Police Blotter

A stop sign violation and a mysterious alarm in Suites

Kyra Price

More stories from Kyra Price

Across the Pond
May 9, 2024

Stop sign violation

An officer was conducting stationary patrol on University Drive on Feb. 27, watching for stop sign violations at that intersection.

At approximately 9:40 p.m., he saw a vehicle approaching that intersection from the Towers Hall parking lot heading east. The vehicle continued through the intersection without any attempts to slow down or stop at the stop sign.

The officer activated his emergency lights and initiated a traffic stop on that vehicle. The officer made contact with the driver, introduced himself and explained the reason for the stop.

The driver was identified by his driver’s license, but when asked questions, stared at the officer without answering. The driver did not have proof of auto insurance on his person or inside the vehicle.

The officer returned to his squad car and checked records for the driver and the vehicle. The Communications Center advised that the driver was valid to drive with no warrants, and was not on probation, but the vehicle had an expired registration tag of August 2021.

The officer completed the traffic violation and issued a citation, as well as issuing a written warning for operating a vehicle without proof of auto insurance. The officer issued the citations, answered any questions the driver had and ended the contact.

Mystery alarm in Suites

At approximately 9:56 a.m. on Feb. 25, an officer was dispatched to an unknown alarm in the Suites. A resident assistant told the Communications Center that a generator alarm was activated, but did not relay the exact location of the alarm.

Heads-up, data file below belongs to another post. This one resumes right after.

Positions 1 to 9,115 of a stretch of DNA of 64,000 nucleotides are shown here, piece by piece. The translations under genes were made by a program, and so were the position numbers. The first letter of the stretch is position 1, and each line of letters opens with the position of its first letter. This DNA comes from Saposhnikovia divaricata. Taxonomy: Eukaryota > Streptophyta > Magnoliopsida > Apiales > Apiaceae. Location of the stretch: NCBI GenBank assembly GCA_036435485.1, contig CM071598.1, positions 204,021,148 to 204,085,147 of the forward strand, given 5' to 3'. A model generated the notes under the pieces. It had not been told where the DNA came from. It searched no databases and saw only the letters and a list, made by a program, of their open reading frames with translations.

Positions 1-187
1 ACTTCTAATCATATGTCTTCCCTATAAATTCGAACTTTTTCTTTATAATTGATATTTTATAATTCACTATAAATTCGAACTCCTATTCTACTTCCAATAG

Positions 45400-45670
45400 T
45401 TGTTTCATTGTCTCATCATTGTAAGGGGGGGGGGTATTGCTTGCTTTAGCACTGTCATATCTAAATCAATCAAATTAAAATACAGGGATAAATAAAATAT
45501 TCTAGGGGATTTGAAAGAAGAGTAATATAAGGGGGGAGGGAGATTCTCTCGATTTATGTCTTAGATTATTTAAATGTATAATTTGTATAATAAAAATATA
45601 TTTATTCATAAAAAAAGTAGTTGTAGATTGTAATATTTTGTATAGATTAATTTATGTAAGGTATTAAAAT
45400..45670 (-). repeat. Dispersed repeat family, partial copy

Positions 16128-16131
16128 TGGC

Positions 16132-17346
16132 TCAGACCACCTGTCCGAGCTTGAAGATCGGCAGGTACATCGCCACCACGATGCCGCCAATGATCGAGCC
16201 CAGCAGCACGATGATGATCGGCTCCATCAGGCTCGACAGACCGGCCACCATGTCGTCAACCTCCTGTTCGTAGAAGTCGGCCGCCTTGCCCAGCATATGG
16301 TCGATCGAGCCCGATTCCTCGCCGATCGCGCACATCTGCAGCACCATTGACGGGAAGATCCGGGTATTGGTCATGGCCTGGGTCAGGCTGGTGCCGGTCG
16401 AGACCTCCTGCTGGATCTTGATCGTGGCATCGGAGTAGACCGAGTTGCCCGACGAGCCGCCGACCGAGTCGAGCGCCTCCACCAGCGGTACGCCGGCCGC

The officer went to the Suites and did not hear an alarm, then called the RA and went straight to voicemail. The RA only gave her first name and phone number, so the officer performed a reverse-telephone look-up in CampS and found her room number.

The officer went to the room and spoke with the RA’s roommate who informed her that the RA was not there. The officer explained the situation to the roommate and asked her to contact the RA and have her call the officer on the squad cell phone.

The officer went to the basement and did not hear an alarm. As she was about to leave, a student approached the officer and asked if she was looking for something. The officer explained she was called because of an alarm but could not find it.

The student said she was an RA and the alarm was likely from the panel behind the front desk. The officer thanked her and went to the front desk, where she saw a generator panel.

The alarm had been silenced, but there was a red light next to “emergency stop activated.” The officer called the on-call electrician and explained the situation. He told her the alarm was related to the generator outside, and it was not an emergency.

The officer thanked him and ended the call. The electrician contacted the officer later and told her he had come to campus and fixed the issue, but it might occur again. The officer thanked him.

Price can be reached at [email protected].